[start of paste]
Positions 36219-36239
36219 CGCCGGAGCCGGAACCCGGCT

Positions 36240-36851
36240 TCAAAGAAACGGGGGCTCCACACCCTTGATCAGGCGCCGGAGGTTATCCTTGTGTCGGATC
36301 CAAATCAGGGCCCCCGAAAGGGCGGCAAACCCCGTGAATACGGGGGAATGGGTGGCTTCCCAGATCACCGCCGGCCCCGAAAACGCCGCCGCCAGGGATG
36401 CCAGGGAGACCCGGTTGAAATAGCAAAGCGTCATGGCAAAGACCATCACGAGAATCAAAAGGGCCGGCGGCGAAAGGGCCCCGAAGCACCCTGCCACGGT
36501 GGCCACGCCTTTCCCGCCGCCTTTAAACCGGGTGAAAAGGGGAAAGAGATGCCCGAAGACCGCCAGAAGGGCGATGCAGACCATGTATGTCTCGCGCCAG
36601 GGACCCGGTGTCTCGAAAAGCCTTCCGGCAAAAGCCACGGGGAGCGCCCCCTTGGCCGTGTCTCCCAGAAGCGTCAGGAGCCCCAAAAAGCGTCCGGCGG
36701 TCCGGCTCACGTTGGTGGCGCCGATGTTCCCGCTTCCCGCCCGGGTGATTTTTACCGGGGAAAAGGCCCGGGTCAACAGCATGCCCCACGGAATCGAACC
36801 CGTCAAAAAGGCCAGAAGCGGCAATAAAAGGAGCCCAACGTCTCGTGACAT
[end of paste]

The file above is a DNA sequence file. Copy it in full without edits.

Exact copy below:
Positions 36219-36239
36219 CGCCGGAGCCGGAACCCGGCT

Positions 36240-36851
36240 TCAAAGAAACGGGGGCTCCACACCCTTGATCAGGCGCCGGAGGTTATCCTTGTGTCGGATC
36301 CAAATCAGGGCCCCCGAAAGGGCGGCAAACCCCGTGAATACGGGGGAATGGGTGGCTTCCCAGATCACCGCCGGCCCCGAAAACGCCGCCGCCAGGGATG
36401 CCAGGGAGACCCGGTTGAAATAGCAAAGCGTCATGGCAAAGACCATCACGAGAATCAAAAGGGCCGGCGGCGAAAGGGCCCCGAAGCACCCTGCCACGGT
36501 GGCCACGCCTTTCCCGCCGCCTTTAAACCGGGTGAAAAGGGGAAAGAGATGCCCGAAGACCGCCAGAAGGGCGATGCAGACCATGTATGTCTCGCGCCAG
36601 GGACCCGGTGTCTCGAAAAGCCTTCCGGCAAAAGCCACGGGGAGCGCCCCCTTGGCCGTGTCTCCCAGAAGCGTCAGGAGCCCCAAAAAGCGTCCGGCGG
36701 TCCGGCTCACGTTGGTGGCGCCGATGTTCCCGCTTCCCGCCCGGGTGATTTTTACCGGGGAAAAGGCCCGGGTCAACAGCATGCCCCACGGAATCGAACC
36801 CGTCAAAAAGGCCAGAAGCGGCAATAAAAGGAGCCCAACGTCTCGTGACAT